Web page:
(?<=pattern) and (?=pattern) are called assertions. Assertions are different than the classic items like ., [chars] etc in the way that they do not "consume" any characters. To see what I mean, first try this:
//echo -a $regex(abcd,/[a-z](.+)/) - $regml(1)
the output is "1 - bcd". What happened here is that [a-z] matches the letter "a" and consumed it: the rest of the pattern will start matching AFTER the letter "a", because "a" is no longer available to participate in the matching process. It has been consumed by [a-z].
Now try this:
//echo -a $regex(abcd,/(?=[a-z])(.+)/) - $regml(1)
output is now "1 - abcd". That's because (?=[a-z]) did match "a" but did not consume it: it just took a peek at the letter ahead ("a") and made sure that it matches [a-z], hence its name "lookahead assertion". It's a sort of pre-check, to decide if the normal, consuming items can carry on and eat characters. So (.+) starts from "a" (and not from "b", like in the previous example). (?<=[a-z]) is similar, except that it takes a peek behind the current position and is called "lookbehind assertion".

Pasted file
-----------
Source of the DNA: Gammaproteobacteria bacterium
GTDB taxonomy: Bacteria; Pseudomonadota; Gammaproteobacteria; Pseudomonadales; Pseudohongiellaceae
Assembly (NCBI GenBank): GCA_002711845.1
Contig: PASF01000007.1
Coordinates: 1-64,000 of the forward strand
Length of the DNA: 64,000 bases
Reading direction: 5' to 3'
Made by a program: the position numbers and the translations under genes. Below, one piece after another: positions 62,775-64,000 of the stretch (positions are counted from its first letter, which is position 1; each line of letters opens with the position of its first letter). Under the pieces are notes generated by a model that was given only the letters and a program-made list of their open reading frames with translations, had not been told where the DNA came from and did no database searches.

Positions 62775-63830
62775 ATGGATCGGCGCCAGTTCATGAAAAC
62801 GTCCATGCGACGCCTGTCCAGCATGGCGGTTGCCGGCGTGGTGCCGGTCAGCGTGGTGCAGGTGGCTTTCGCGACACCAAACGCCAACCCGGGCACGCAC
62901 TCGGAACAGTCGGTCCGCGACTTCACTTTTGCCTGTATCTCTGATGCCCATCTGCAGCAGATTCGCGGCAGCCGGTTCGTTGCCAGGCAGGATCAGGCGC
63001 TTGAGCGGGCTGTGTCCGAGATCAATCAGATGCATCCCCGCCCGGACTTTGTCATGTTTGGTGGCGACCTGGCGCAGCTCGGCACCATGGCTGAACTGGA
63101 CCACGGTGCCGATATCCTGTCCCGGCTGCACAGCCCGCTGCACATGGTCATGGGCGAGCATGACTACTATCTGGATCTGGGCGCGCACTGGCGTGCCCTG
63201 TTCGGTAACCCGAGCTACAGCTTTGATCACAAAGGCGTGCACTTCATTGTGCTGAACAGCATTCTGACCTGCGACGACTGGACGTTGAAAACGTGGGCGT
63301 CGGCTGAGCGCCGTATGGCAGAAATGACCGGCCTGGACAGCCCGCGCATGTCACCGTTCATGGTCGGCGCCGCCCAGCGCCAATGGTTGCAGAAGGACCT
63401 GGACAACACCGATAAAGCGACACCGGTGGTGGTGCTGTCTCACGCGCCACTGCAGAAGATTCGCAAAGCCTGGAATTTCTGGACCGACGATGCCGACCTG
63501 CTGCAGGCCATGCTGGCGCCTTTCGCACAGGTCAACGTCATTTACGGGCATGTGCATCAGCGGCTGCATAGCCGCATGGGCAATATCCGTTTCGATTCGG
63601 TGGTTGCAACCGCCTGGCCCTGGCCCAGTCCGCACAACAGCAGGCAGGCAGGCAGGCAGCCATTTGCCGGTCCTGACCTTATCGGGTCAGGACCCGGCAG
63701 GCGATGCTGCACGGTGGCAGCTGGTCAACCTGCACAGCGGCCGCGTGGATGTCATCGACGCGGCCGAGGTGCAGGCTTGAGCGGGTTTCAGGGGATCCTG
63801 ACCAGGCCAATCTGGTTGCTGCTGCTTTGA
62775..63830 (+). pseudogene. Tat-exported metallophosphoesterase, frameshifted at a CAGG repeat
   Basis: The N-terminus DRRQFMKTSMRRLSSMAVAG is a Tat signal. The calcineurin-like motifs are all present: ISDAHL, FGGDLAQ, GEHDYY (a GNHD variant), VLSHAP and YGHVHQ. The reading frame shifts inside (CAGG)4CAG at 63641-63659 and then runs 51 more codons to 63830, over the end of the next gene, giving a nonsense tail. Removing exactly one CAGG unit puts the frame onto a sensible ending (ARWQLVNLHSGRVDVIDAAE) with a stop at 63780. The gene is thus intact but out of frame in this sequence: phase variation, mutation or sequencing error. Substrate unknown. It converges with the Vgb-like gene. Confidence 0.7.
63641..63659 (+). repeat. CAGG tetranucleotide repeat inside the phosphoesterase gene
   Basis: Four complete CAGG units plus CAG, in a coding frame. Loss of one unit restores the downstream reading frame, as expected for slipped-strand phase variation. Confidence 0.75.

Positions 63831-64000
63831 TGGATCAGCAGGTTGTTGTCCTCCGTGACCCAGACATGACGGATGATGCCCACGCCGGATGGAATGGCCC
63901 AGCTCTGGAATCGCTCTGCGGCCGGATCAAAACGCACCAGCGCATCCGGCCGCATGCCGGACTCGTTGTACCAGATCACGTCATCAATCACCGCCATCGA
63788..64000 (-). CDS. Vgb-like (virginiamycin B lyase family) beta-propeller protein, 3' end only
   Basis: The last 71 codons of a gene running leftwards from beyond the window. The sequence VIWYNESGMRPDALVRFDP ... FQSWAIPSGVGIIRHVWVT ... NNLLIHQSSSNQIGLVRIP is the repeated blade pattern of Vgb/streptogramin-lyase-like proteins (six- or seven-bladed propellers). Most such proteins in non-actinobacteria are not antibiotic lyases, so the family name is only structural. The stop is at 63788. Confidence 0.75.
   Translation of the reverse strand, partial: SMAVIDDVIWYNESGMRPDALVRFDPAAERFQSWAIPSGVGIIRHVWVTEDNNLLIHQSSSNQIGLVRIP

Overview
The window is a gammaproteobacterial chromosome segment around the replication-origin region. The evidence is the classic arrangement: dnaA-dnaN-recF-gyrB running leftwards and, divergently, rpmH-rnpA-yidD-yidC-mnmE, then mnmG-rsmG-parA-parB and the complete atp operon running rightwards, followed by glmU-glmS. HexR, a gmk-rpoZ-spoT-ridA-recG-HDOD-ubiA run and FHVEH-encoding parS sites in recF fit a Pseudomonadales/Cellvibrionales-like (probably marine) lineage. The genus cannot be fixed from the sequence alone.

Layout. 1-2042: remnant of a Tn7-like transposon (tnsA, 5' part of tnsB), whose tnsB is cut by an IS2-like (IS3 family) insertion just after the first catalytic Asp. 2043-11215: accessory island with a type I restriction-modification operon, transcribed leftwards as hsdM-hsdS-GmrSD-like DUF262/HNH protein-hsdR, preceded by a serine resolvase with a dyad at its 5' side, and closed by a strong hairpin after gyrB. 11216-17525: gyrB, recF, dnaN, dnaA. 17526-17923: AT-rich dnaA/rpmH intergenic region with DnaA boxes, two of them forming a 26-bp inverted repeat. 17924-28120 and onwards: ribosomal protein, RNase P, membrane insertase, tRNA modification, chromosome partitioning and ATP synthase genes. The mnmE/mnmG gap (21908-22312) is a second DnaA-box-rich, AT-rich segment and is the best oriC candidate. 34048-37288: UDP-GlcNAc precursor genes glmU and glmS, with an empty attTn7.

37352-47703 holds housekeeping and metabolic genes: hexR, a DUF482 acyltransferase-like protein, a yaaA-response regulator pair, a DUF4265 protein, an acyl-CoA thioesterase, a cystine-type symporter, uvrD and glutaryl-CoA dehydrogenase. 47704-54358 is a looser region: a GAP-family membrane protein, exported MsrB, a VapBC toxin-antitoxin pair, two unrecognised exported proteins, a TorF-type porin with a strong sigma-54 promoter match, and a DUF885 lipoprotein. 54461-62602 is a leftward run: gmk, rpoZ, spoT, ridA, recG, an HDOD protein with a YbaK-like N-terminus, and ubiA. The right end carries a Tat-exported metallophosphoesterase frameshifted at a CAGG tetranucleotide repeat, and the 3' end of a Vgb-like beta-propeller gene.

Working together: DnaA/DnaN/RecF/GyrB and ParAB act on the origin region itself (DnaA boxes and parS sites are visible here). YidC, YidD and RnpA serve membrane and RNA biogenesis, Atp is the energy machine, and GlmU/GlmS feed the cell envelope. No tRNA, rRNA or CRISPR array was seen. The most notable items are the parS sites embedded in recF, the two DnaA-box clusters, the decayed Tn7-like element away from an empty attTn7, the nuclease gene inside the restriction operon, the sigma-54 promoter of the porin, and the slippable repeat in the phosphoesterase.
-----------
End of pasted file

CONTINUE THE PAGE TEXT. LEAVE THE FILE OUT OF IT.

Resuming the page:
In our case of $text, /(?<= |^)(?= |$)/g matches the position in the string that has a space behind it (or start-of-string) and another space ahead of it (or end-of-string). $regsub() then inserts a ^B pair in that position. Note that using /( |^)( |$)/g wouldn't work correctly. The position between the two spaces would also be found, but the space that's ahead has been consumed, so at the next /g-induced matching round it will no longer play the role of a space behind the current position for ( |^) to find. This means that the expression would fail with 3 consecutive spaces.
It's not easy at all to describe assertions in such a way that their usefulness becomes apparent to the reader. One of the most explanatory docs I've seen on this subject is this
, so you may want to take a look at it.